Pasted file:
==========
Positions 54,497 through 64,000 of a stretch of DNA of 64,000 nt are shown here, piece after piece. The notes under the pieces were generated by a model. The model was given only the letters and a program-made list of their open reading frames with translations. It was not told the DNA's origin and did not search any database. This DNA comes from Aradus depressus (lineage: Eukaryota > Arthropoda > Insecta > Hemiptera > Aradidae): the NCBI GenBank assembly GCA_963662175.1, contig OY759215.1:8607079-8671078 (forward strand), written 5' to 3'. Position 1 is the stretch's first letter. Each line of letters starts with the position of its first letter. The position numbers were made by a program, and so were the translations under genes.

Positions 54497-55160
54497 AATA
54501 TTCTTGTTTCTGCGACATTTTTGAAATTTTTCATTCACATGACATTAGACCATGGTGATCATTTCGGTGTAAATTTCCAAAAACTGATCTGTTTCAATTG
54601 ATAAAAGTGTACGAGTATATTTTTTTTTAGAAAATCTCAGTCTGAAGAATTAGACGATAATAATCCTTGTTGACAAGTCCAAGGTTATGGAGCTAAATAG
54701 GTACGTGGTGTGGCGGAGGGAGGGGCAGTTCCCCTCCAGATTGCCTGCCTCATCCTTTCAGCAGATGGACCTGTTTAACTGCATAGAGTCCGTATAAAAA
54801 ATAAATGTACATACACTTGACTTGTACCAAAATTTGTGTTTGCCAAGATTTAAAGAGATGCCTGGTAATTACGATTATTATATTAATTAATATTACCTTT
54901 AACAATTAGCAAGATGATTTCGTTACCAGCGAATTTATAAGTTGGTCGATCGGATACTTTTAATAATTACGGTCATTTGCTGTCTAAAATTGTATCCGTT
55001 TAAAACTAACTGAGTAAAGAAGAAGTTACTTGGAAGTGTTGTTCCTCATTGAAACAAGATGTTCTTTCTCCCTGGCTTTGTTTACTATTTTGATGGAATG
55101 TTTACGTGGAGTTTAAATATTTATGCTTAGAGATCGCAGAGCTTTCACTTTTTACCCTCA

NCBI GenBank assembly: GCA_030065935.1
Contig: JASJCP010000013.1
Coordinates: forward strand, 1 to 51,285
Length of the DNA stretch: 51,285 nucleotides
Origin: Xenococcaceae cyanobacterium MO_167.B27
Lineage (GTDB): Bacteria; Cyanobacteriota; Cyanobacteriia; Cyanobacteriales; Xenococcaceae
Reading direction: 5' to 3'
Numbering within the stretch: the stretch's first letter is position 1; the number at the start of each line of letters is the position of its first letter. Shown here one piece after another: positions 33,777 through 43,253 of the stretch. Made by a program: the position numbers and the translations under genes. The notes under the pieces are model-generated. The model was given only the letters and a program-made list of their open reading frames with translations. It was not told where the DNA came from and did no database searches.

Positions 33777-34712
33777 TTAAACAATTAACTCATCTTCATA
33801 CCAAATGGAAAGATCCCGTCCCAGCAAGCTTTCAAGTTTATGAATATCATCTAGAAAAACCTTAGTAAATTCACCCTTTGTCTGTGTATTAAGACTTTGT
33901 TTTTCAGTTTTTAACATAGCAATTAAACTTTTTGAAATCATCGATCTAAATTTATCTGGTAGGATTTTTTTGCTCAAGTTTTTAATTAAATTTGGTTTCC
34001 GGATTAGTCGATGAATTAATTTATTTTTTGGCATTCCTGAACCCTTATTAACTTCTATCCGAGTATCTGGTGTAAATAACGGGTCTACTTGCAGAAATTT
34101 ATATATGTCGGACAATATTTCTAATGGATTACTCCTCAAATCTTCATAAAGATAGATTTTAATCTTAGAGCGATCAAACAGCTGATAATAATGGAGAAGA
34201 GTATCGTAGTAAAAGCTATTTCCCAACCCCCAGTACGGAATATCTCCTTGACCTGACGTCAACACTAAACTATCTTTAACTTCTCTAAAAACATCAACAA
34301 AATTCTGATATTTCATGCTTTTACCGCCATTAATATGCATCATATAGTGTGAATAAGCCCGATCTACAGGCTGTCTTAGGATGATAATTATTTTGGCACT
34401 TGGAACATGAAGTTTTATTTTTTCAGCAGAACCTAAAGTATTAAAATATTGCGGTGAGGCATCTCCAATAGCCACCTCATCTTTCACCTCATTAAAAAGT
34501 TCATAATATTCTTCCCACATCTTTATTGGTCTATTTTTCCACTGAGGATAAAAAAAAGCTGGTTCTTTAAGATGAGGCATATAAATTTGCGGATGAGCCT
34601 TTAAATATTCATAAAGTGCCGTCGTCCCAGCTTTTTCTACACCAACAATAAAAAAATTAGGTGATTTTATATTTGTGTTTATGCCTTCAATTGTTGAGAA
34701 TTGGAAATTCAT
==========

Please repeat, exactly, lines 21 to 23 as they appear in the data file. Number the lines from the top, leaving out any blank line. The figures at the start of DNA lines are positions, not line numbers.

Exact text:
33801 CCAAATGGAAAGATCCCGTCCCAGCAAGCTTTCAAGTTTATGAATATCATCTAGAAAAACCTTAGTAAATTCACCCTTTGTCTGTGTATTAAGACTTTGT
33901 TTTTCAGTTTTTAACATAGCAATTAAACTTTTTGAAATCATCGATCTAAATTTATCTGGTAGGATTTTTTTGCTCAAGTTTTTAATTAAATTTGGTTTCC
34001 GGATTAGTCGATGAATTAATTTATTTTTTGGCATTCCTGAACCCTTATTAACTTCTATCCGAGTATCTGGTGTAAATAACGGGTCTACTTGCAGAAATTT